All hardworking emerging med tech teams, and their investors, want to see the value of their companies rise over time. Listen closely and you can hear the constant valuation drumbeat; the preoccupation with achieving X, Y or Z milestone to reach the next significant value inflection point. But what exactly are those X, Y and Z milestones that truly drive company valuation? The answer can vary greatly depending on who you ask, but here’s a good rule of thumb: if your high-five-worthy achievement does not significantly de-risk the whole endeavor, it does not add significant value.

For new medical technologies, major risks-reducing milestones fall roughly into four categories:

  • Technology / IP: does it work how you say it will / can you protect it
  • Clinical: can you demonstrate it works in humans
  • Regulatory: will regulators let you sell it
  • Market: will someone want it and pay for it

Not all medical devices have the same risk profile, and the risk can be distributed very differently across these four categories. A simple construct for sorting products by risk profile is according to the anticipated US regulatory path, namely PMA vs. 510(k). While companies can sometimes get partial credit for work in process, it is generally completion of the following milestones to which investors and potential acquirers assign value:

Key 510(k) Milestones Key PMA Milestones
Technology For true 510(k) products, technology risk is generally not top of the list. Bench validation and verification, sometimes animal data for more complex stuff, can confirm your product works reliably. Because margins can be leaner and pricing more competitive on 510(k) products, showing your device can profitable at scale is crucial. Success in relevant animal models will give you pretty pictures, but getting into a few humans (even in Kazikturkinbul) to show your gizmo potentially does something good and not bad is what investors crave. Your ability to protect the invention also will be intensely scrutinized, so important allowed / issued patents can build big value.
Clinical Demonstrating clinical and/or economic advantage over the market leaders, generally in post-market studies, drives value. Publications and acceptance into guidelines are critical milestones if the product requires a change practice or increases costs substantially. Since structured clinical studies are required for regulatory approval, valuation reward comes with successful completion of an interventional trial with meaningful endpoints. Set the outcomes bar too low, and the prospects of gaining FDA approval, and ultimately adoption and reimbursement, are diminished.
Regulatory Obtaining 510(k) clearance is most valuable when there is doubt about the regulatory path. Otherwise, it’s a helpful feather in the cap but not a tremendous value creator. There are many 510(k)-cleared products that have never seen the light of day. Having any regulatory authority in the developed world deem your product safe, if not necessarily effective, creates value. CE mark fetches maybe 60% of what a PMA approval buys you in valuation bump, but CE mark plus IDE approval to start a US trial has been a winning recipe for many recent high-value acquisitions.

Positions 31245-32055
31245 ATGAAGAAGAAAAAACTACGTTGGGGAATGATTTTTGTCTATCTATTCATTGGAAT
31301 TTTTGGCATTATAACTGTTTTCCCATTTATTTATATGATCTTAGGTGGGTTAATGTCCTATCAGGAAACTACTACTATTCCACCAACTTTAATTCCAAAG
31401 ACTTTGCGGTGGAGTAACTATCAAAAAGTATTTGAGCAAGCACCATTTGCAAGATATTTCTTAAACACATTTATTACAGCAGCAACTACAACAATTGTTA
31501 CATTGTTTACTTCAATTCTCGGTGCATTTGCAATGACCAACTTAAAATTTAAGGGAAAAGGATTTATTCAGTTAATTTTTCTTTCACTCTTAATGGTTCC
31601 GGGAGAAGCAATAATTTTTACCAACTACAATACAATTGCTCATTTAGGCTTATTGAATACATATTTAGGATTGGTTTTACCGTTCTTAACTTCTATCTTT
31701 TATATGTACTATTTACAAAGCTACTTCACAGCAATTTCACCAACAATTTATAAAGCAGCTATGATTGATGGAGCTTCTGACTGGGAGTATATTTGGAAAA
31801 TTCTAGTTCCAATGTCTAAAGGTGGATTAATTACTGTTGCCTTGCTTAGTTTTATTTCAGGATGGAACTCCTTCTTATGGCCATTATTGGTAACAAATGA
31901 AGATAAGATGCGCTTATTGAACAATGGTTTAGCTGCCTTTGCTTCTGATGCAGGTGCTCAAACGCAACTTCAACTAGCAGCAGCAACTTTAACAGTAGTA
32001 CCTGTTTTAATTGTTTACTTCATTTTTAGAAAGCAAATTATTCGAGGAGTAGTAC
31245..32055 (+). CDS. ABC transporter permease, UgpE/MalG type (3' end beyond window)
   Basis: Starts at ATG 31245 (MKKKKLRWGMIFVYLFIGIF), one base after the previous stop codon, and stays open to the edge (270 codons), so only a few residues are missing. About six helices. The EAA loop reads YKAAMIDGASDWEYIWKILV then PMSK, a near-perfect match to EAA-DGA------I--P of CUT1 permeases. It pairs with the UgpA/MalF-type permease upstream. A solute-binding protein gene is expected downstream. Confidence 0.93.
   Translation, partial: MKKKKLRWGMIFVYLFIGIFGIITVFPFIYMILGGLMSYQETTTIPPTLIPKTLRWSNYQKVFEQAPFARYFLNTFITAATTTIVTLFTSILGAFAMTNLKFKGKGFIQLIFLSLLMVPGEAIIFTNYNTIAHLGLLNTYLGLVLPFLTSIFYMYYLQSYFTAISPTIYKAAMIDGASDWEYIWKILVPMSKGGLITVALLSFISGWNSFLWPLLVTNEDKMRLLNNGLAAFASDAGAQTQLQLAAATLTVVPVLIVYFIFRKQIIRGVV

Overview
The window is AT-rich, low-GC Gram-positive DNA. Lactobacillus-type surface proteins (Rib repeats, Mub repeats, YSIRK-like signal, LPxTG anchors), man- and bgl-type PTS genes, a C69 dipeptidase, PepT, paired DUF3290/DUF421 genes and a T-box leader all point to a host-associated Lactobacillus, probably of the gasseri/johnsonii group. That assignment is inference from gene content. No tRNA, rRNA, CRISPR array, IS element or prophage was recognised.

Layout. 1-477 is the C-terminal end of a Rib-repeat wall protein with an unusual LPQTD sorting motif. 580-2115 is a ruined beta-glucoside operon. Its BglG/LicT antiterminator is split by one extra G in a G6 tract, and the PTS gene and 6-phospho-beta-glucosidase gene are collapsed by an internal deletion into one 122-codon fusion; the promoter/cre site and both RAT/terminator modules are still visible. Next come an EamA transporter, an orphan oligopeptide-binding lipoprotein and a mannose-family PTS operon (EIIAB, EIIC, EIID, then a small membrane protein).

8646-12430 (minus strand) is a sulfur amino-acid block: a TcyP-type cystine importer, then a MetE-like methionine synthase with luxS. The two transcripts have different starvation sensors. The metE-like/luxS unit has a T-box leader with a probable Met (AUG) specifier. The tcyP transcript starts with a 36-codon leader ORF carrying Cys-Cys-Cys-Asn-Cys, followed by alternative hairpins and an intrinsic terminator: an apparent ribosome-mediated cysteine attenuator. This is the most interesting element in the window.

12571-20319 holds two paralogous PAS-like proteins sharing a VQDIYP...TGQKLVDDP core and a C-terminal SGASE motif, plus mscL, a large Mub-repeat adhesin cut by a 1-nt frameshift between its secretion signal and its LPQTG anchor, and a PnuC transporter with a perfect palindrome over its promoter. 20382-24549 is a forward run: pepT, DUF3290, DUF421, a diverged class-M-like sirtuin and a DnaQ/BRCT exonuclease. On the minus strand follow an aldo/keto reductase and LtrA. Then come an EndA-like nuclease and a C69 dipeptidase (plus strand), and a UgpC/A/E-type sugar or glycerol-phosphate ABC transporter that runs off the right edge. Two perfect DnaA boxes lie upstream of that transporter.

Market Most 510(k) products will have to prove themselves on market to be valued by a potential acquirer or attract scale-up capital. Sales growth and especially “same store” growth (e.g. increasing utilization per customer) are the most prized metrics, but only if these customers are paying list prices. If you hit $10-20M in revenue with continued strong growth and the hopes of becoming profitable, you are golden. For novel category-creating therapies, market risk is tied much more closely to clinical risk; prove it works and people will believe the market is there. If market risk surrounds your product after spending the $100M to get it through FDA, then no one did their homework. For “me-too”-ish PMA devices, the path to high valuation will be paved with the same market milestones as 510(k) products. You’ll have to demonstrate market traction.

A quick comparison of two companies nicely illustrates the difference between the two risk profiles and their valuation implications; Barrx, acquired by Covidien in 2011 for $325M + $70M back end , and Asthmatx, acquired by Boston Scientific in 2010 for $194M + $250M back end . Barrx, a minimally invasive therapy for Barrett’s esophagus, actually received it’s first 510(k) clearance back in 2001, but proving market traction took many years and studies. The company finally achieved a ~$30M revenue run rate and acceptance into treatment guidelines, driving a high value exit. Asthmatx’s device, a novel treatment for severe asthma where none existed, only needed to get to US FDA approval, with prospects of achieving reimbursement, to attract a big take-out. Even CE mark in 2006 had them on the edge of an IPO priced at ~$200M.

While there are a number of steps companies can take increase their perceived valuable, such as shiny new websites and quasi-newsworthy press releases, the laser focus of time, attention and dollars should be on the true value creators.